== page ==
The three winning sustainability projects for Dezeen Awards 2021 have been revealed as a recycling centre that features 700 repurposed windows, a restaurant made from upcycled junk and a collection of tiles made of glass from discarded microwaves.
The sustainability categories were newly introduced this year to recognise the efforts of architects and designers who are putting sustainability at the forefront of their practice.
While all projects entered into Dezeen Awards are judged on how beneficial they are to people and the planet, the sustainability awards aim to highlight projects that focus on sustainability above all else, at every level of the design process.
There were 357 entries for the sustainability categories at this year's Dezeen Awards, which are sponsored by Dodds & Shute. Of these, 15 were shortlisted by a panel of sustainability experts. After this, the sustainability master jury met virtually to ratify the winners.
The master jury for the sustainability awards includes Nick Shute of Dodds & Shute, environmental design writer and speaker Katie Treggiden, Seetal Solanki of Ma-tt-er, interior designer Simon Hamilton, Lay Koon Tan of Nature Squared and Taiwanese architect Arthur Huang
The sustainability categories are the latest accolades to be announced this week. The winners of the architecture categories were announced on Monday, the winning interior projects were announced on Tuesday and the design category winners were revealed on Wednesday. This afternoon, we'll be announcing the winners of the brand new media categories while the winning studios will be revealed tomorrow.
To find out about Dezeen Awards 2021, subscribe to our newsletter.
See the winning sustainability projects on the Dezeen Awards website or read on below:
Sustainable building of the year:
Kamikatsu Zero Waste Center by Hiroshi Nakamura & NAP
The town of Kamikatsu is the first place in Japan to pass a zero-waste declaration. The inhabitants have devised a clever system for separating and recycling waste, meaning that all their waste is recycled or reused rather than being incinerated.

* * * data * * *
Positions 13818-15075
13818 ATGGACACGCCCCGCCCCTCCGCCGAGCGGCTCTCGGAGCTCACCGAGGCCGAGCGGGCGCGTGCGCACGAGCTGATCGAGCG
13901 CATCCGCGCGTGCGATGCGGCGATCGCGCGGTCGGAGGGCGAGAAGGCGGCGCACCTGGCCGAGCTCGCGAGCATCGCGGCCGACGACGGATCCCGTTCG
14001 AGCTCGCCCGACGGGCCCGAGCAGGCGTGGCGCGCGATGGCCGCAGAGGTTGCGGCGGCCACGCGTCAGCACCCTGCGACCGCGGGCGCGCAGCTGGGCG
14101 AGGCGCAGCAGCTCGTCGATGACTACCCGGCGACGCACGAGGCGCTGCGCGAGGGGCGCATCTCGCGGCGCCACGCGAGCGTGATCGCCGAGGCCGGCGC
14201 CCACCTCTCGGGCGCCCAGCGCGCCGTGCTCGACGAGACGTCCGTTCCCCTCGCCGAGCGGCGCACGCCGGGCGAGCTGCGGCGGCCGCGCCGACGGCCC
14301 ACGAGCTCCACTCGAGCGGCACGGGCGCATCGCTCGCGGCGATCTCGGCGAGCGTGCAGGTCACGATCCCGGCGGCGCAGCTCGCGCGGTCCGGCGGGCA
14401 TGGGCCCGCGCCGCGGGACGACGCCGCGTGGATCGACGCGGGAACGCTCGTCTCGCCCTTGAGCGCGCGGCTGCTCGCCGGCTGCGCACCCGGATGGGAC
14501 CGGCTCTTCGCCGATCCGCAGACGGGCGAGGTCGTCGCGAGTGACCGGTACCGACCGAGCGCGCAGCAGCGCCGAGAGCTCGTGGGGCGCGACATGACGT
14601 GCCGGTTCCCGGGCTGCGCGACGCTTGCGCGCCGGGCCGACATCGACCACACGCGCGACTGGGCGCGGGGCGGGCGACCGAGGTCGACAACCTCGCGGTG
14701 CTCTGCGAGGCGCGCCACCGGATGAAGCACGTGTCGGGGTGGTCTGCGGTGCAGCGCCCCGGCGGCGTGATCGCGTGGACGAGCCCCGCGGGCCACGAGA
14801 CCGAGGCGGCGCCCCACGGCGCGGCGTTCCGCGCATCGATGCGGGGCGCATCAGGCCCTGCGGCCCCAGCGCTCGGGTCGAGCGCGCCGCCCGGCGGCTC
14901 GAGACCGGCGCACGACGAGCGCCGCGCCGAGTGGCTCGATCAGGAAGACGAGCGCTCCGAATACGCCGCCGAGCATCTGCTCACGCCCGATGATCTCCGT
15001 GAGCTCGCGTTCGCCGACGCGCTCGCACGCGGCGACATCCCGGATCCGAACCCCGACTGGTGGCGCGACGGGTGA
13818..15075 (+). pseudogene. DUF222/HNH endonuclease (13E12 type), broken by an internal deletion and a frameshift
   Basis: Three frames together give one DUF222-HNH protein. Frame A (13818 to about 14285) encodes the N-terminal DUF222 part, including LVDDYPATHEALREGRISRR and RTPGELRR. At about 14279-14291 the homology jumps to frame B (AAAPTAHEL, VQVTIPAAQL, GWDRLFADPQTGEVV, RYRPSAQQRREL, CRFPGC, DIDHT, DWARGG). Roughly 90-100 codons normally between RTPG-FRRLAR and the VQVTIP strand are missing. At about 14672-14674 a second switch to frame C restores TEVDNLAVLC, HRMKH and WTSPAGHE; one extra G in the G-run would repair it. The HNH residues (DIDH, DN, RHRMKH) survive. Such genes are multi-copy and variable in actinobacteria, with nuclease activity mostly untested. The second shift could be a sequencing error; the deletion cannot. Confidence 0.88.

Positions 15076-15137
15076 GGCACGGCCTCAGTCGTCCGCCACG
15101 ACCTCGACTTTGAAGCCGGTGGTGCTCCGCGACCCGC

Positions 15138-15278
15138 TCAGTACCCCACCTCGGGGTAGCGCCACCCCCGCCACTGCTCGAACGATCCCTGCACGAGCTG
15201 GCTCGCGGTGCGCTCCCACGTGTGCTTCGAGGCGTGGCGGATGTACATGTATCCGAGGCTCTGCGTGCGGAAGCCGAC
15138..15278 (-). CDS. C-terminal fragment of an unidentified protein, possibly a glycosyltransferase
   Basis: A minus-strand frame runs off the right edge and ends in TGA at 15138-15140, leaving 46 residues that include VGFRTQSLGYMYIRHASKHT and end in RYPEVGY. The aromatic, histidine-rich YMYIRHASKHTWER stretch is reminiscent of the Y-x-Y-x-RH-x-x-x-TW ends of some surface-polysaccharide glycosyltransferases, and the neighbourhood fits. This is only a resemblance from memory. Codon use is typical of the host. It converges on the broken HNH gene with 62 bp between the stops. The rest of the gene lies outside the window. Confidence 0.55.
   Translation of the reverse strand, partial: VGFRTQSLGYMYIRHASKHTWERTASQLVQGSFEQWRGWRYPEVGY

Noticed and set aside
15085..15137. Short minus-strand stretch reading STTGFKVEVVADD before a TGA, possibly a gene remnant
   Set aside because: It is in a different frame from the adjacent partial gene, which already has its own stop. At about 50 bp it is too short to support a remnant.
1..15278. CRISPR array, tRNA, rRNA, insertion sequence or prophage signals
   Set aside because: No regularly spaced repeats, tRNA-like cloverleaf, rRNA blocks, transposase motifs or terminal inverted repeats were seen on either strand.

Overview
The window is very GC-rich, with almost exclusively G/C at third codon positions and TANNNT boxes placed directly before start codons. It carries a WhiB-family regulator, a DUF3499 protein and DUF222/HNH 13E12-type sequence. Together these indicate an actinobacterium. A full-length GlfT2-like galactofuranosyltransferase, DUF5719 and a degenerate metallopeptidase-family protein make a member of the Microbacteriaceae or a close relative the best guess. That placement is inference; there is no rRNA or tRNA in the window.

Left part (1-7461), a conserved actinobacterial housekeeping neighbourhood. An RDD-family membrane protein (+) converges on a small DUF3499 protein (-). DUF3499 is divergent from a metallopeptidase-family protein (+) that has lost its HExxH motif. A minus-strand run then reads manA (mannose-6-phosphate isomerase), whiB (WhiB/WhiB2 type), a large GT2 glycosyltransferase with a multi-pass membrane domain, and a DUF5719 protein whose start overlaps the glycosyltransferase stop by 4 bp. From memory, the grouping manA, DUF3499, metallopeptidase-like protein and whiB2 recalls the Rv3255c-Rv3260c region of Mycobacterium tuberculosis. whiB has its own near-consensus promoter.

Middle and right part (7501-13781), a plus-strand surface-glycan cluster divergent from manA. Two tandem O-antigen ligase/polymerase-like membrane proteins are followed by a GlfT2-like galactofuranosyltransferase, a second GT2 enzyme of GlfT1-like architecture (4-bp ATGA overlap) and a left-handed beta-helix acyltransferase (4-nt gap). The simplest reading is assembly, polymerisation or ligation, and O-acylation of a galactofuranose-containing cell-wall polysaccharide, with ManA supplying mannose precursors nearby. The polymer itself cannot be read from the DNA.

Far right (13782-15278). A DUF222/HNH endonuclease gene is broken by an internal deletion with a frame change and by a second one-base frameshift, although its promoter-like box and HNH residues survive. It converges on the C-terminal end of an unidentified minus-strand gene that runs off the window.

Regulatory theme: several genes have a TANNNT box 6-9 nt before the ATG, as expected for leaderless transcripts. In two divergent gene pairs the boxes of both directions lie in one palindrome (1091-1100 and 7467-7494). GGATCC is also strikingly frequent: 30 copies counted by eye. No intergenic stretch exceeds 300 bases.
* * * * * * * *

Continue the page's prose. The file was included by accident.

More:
The Kamikatsu Zero Waste Centre houses this system as well as bringing together local residents to share ideas and values, providing a space for education, research and communication as well as recycling.
The building itself is made almost entirely from discarded materials. The structure is made from timber offcuts and the 700 windows that make up the intriguing facade were donated by the local community.
The master jury said: "The Kamikatsu Zero Waste Center is a holistic project, which is having a significant impact on its local community and one in which sustainability has been considered from every perspective. The centre is acknowledging and celebrating society – it shows the community coming together and contributing. Beyond just a green and beautifully constructed architecture edifice, it is actually a decentralised upcycling factory, education, community centre cafe, retailer and a hotel. This is the green architecture we desperately need."
Sustainable interior of the year:
Mo de Movimiento by Lucas Muñoz
Mo de Movimiento is a new restaurant in a reclaimed space in Madrid designed by conceptual and experimental designer Lucas Muñoz.
The majority of the interior and elements within the space are made from reclaimed materials, including recycled junk and construction rubble from the renovation.
Munoz aimed to create a space that has a small impact on the environment, but a large positive one on the surrounding society.
Aiming to avoid unnecessary decoration, all elements of the restaurant serve a purpose. The hanging terracotta pots function as an adiabatic cooling system and the restaurant’s water is heated using excess heat from the pizza ovens.
The master jury said: "The restaurant is very beautiful, upcycled yet aesthetic. The interior is profound and whimsical. You can tell they had a lot of fun when designing this space. This interior is also honest, raw and fun. It does so many things and has an inventiveness to it. Creativity, fun, cheerfulness permeates through every detail. The use of recycled material sparks design innovation at every level."
Sustainable design of the year:
Common Sands Forite tiles by Studio Plastique, Snøhetta and Fornace Brioni
The Common Sands Forite Tile collection showcases the untapped potential and unique qualities of e-waste glass from discarded microwaves.
The glass from used electronic devices is a material almost never recycled. This is challenged by the new collaborative project by Oslo-based architecture and design studio Snøhetta, Brussels-based Studio Plastique and Italian tile manufacturer Fornace Brioni.
Every tile is unique. The collaborating studios wanted to celebrate the defects in e-waste glass that usually means it cannot be recycled. These flaws became a key feature of the design, with a different composition and array of colours for each tile.
The master jury said: "Studio Plastique has taken an underexplored waste stream and found a clever solution with wide-ranging applications in these glass tiles. The designers have upcycled unwanted glass into one of the kind palettes for a new generation of lifecycle to come."